Bet­ter to fo­cus on good gov­er­nance

The Sun (Malaysia) - - SPEAK UP -

A NO­TICE­ABLE trend about re­li­gious lec­tures and pub­lic fo­rums on Is­lam is that they are grow­ing in pop­u­lar­ity in ma­jor cities.

For the English-speak­ing Malays, espe­cially among the younger gen­er­a­tion, their favourite speak­ers are those from the UK and US, per­haps be­cause these schol­ars speak about reli­gion with a prac­ti­cal ap­proach, re­flect­ing their demo­cratic and open so­ci­eties. These speak­ers are highly ed­u­cated sec­ond or third gen­er­a­tion Bri­tish and Amer­i­can Mus­lims whose tol­er­ant view res­onates well with most Mus­lims in Malaysia.

The open­ness of these schol­ars can be seen when they ex­plain the ori­gins of some Is­lamic cus­toms and tra­di­tions. In many cases these were shaped by the in­flu­ence of the an­cient Greek, Ro­man and Per­sian civil­i­sa­tions which were the dom­i­nant cul­tural force in the Mediter­ranean re­gion and Mid­dle East, be­fore the ar­rival of Chris­tian­ity and Is­lam. Our re­li­gious teach­ers tend to ig­nore the ex­ter­nal in­flu­ence and would like us to be­lieve Is­lamic cul­ture grew on its own.

The western Mus­lim schol­ars do not shy away from mak­ing com­par­isons with Chris­tian­ity or the Ju­daism.

For ex­am­ple, the hudud pun­ish­ment for adul­tery is the same in the To­rah and the Bi­ble – death by ston­ing. Me­dieval Chris­tians used to burn sin­ners on the stake. An­cient Jewish laws had se­vere pun­ish­ments for steal­ing like cut­ting off the hand.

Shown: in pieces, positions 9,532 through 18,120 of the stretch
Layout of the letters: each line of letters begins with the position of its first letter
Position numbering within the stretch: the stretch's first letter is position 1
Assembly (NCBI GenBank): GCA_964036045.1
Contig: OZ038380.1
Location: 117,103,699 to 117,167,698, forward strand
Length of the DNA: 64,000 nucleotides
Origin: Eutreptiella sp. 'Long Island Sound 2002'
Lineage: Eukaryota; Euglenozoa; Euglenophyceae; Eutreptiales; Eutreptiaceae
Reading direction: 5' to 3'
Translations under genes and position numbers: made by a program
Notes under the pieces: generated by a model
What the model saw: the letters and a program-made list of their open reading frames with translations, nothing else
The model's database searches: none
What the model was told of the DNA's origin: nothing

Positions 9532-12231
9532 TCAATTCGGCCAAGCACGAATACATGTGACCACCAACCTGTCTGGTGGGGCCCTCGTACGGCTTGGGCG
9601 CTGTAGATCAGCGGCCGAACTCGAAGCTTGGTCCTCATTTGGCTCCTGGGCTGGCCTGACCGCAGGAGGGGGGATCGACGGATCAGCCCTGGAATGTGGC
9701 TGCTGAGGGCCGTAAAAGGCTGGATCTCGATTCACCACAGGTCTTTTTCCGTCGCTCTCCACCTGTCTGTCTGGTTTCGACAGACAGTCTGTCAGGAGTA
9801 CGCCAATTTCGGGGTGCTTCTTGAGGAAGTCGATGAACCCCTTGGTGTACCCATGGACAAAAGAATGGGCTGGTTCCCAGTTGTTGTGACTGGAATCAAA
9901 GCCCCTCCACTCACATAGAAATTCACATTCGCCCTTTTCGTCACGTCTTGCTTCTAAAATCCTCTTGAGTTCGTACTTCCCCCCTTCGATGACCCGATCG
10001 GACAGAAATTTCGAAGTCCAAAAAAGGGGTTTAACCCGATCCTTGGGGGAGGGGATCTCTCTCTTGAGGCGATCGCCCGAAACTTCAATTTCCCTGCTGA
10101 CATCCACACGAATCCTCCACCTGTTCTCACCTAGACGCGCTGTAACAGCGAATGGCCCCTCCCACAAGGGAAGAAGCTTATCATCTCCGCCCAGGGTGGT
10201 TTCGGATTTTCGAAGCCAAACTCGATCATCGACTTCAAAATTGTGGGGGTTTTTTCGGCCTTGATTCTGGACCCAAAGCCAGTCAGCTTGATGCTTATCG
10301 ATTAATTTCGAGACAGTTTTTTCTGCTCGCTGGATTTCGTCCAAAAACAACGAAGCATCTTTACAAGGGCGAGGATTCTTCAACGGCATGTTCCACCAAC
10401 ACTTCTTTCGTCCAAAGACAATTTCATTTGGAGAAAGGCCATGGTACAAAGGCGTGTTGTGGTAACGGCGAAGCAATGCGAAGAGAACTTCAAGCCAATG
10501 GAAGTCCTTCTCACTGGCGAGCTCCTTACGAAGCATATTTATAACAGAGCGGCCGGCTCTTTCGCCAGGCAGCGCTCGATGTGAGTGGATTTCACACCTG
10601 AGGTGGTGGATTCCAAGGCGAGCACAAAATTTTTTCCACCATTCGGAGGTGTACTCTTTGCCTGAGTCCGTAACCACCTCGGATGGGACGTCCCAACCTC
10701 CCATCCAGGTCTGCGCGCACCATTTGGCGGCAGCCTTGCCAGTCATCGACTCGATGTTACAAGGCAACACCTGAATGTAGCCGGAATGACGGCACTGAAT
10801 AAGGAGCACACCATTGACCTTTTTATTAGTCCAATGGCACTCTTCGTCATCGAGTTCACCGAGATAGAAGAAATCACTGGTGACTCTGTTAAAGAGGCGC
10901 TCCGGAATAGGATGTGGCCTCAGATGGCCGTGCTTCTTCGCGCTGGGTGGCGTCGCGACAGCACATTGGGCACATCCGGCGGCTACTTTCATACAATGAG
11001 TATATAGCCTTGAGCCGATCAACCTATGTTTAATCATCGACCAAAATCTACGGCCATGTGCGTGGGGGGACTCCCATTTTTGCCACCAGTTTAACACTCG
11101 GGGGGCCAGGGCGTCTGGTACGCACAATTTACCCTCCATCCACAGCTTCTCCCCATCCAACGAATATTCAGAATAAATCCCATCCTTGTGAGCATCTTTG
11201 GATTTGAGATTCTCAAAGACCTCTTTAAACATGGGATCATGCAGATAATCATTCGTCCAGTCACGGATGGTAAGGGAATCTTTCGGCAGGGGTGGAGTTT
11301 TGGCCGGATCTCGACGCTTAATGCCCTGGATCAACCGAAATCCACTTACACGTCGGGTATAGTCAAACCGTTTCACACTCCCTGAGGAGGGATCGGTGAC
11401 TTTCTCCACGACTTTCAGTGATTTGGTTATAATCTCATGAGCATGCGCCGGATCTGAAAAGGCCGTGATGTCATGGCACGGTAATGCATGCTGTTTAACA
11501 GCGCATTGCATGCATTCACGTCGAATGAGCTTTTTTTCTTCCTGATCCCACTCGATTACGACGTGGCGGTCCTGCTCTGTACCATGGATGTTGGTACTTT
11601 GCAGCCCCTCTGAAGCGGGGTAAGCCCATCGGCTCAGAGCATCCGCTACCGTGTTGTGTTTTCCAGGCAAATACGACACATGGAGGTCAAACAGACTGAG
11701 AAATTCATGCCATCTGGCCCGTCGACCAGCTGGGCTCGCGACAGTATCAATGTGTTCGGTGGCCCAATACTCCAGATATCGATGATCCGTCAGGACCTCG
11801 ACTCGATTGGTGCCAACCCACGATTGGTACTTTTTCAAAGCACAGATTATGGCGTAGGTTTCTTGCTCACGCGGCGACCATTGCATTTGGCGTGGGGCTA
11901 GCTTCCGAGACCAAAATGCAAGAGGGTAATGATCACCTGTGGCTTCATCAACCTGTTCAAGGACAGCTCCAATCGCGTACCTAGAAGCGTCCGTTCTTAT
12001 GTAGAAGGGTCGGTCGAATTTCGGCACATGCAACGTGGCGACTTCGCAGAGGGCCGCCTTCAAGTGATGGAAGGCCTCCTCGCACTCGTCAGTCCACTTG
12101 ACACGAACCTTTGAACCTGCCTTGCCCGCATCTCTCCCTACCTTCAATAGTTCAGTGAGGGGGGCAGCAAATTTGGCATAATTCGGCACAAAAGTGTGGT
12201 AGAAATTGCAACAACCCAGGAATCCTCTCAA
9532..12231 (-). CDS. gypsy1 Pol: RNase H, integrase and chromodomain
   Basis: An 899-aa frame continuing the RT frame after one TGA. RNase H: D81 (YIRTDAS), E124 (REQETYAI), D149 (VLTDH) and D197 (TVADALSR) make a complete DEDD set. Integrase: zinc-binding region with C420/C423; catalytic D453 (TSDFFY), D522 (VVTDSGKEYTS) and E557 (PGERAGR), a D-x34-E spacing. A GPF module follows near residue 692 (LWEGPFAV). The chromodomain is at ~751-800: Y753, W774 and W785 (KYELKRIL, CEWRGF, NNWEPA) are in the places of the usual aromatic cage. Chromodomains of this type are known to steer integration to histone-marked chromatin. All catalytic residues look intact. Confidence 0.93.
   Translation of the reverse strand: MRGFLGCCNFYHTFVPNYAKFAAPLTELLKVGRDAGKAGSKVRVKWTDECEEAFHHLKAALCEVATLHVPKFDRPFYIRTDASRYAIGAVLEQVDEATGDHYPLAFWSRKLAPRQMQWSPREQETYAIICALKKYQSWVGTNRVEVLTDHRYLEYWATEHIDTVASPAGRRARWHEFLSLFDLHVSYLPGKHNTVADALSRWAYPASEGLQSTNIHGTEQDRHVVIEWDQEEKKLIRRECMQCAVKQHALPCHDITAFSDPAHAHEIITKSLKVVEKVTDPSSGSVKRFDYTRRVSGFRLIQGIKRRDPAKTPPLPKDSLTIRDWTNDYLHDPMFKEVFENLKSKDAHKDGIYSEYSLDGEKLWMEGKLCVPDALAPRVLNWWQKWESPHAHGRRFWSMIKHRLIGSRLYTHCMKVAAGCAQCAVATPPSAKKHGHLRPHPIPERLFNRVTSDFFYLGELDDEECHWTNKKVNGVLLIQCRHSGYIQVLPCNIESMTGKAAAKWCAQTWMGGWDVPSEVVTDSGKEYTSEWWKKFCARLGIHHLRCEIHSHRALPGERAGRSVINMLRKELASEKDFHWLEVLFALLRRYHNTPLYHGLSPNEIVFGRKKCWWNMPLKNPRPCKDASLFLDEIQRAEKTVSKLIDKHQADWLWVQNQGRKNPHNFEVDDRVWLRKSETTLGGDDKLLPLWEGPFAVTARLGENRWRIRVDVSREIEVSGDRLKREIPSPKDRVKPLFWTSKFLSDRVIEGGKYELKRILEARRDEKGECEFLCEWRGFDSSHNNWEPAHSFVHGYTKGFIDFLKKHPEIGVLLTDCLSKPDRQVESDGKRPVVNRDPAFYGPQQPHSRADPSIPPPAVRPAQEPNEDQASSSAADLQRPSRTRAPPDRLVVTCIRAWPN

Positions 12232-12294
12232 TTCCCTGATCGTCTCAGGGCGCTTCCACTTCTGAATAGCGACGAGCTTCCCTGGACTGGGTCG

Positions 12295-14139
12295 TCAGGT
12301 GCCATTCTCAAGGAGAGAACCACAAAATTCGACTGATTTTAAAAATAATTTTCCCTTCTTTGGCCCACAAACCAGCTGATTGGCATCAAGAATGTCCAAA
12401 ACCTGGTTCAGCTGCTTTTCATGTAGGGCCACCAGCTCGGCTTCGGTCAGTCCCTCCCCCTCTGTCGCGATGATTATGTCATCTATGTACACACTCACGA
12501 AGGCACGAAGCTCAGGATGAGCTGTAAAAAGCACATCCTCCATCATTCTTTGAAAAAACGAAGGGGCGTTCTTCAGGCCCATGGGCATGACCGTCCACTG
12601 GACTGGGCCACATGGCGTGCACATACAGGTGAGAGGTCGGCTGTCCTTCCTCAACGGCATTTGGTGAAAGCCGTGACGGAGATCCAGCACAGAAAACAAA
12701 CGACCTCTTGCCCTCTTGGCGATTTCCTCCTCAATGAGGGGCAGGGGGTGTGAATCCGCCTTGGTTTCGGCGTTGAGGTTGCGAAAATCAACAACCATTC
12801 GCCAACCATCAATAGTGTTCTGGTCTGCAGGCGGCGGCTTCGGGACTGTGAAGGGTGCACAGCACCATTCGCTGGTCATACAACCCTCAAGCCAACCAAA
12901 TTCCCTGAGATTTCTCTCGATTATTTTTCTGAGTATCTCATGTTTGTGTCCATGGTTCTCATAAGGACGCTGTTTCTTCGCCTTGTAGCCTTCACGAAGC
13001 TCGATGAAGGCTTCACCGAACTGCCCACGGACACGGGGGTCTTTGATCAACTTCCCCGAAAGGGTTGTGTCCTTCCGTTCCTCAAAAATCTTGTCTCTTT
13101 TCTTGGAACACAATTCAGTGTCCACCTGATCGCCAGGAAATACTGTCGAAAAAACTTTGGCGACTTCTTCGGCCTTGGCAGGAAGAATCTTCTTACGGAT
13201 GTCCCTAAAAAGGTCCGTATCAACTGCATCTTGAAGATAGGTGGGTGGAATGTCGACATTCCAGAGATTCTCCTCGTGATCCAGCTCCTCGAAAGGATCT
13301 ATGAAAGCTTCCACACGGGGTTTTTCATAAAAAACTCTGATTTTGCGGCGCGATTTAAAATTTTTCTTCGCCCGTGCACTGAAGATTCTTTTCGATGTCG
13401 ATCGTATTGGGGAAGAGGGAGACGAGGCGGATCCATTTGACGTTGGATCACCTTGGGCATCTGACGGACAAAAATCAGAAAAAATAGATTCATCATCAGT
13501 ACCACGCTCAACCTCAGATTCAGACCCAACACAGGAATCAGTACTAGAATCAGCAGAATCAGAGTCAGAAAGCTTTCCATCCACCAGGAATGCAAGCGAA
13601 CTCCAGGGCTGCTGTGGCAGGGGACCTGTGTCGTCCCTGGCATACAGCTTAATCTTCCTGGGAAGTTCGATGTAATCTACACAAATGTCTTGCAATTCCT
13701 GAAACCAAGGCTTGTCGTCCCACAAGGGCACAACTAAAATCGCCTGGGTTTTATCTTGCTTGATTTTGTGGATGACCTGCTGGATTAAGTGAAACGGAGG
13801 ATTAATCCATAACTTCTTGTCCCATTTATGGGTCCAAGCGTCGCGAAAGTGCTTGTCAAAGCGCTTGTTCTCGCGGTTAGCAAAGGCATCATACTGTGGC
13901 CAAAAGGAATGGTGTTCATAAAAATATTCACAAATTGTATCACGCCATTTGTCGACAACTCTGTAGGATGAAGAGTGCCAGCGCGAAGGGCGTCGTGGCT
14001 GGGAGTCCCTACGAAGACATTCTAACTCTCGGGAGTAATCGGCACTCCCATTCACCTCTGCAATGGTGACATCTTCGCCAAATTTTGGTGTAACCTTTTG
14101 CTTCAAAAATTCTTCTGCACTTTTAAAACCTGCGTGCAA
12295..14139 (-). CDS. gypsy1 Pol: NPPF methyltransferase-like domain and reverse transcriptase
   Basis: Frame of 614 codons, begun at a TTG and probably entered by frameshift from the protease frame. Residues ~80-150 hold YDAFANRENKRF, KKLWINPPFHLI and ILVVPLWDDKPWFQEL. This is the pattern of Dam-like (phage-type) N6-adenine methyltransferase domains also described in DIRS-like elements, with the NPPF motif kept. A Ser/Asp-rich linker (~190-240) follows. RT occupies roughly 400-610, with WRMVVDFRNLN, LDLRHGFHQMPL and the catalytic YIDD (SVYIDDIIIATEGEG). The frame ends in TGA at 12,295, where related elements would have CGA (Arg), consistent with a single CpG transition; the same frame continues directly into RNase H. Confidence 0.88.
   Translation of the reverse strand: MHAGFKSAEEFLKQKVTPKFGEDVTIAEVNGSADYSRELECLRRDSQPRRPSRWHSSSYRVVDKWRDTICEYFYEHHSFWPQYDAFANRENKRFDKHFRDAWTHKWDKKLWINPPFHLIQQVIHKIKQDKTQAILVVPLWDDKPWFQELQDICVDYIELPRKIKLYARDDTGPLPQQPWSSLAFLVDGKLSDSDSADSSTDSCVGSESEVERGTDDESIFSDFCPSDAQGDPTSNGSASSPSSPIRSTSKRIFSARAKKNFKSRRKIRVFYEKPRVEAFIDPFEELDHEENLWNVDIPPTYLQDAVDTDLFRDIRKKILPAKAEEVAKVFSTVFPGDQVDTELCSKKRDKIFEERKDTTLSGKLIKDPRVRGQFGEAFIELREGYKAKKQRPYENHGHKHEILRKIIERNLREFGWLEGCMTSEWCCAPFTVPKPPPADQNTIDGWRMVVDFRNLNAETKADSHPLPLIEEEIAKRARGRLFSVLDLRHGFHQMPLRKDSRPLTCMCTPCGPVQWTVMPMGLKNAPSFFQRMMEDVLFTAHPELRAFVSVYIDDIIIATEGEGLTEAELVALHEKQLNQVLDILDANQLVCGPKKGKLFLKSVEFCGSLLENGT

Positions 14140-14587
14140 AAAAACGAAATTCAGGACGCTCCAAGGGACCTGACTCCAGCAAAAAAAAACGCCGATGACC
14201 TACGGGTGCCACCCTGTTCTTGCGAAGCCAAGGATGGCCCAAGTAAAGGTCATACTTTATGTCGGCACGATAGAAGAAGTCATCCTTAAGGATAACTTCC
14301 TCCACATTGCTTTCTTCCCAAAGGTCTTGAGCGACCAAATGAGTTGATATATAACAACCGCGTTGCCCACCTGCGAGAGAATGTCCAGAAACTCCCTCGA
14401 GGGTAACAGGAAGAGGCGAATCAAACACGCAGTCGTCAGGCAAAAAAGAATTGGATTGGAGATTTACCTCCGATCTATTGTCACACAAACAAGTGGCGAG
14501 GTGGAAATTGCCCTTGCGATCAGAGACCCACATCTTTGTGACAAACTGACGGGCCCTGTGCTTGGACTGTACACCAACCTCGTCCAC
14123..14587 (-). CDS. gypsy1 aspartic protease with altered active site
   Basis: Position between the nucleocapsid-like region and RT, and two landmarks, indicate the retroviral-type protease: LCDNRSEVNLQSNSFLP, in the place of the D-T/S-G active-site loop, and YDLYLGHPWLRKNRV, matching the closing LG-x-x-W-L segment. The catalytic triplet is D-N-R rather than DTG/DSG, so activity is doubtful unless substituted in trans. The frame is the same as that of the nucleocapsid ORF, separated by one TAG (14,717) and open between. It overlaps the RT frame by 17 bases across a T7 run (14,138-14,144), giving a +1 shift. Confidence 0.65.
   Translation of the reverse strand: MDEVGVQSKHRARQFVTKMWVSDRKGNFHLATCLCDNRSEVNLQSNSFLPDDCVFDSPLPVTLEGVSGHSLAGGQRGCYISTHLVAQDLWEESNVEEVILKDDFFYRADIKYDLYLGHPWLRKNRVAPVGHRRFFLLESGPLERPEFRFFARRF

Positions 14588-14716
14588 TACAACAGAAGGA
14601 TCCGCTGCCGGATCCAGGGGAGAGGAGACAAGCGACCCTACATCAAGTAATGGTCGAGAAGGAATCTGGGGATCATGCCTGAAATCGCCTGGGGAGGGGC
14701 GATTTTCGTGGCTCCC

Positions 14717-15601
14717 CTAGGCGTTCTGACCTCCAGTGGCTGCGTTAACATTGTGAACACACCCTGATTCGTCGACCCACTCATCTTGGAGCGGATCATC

Af­ter the Re­nais­sance in Europe, and the Re­for­ma­tion, all these cruel pun­ish­ments were re­garded as bar­baric and abol­ished.

Well-ed­u­cated ulama and preach­ers in­clud­ing our own, when asked about the syariah law of hudud, ex­plain that Mus­lims should look beyond reli­gion to un­der­stand that the greater pri­or­ity for gov­ern­ment in many coun­tries is to pro­vide enough jobs and take care of the poor so that they are not driven into crime to sup­port fam­i­lies. They also ad­vise Mus­lims not to push Is­lam too much into pol­i­tics be­cause that will com­pli­cate ef­forts to ad­dress re­forms that most Mus­lim coun­tries need ur­gently to deal with the so­cial and eco­nomic is­sues. They strongly rec­om­mend to keep reli­gion sep­a­rate from the state so as not to let it be used as an ex­cuse for not im­ple­ment­ing demo­cratic re­forms.

Mod­ern re­forms to cre­ate trust and re­spect for Par­lia­ment, the ju­di­ciary, the civil ser­vice, and the law will have a greater im­pact on cor­rect­ing so­cial ills and im­prov­ing moral be­haviour than re­li­gious pre­scrip­tions.

As proof, the de­vel­oped coun­tries have bet­ter moral stan­dards than Mus­lim coun­tries be­cause they have strong in­sti­tu­tions to en­sure clean gov­ern­ment and em­power their cit­i­zens to act against abuse of au­thor­ity. We can see that there is more Is­lam in the de­vel­oped coun­tries than in the poorly gov­erned Mus­lim coun­tries.

Malaysia wants to be a role model for the Mus­lim world. The best way to do this is to carry out re­forms for a bet­ter sys­tem of gov­er­nance, with em­pha­sis on trans­parency and ac­count­abil­ity, the trade mark of suc­cess­ful coun­tries.

Tan Sri Mohd Sher­iff Mohd Kas­sim Kuala Lumpur

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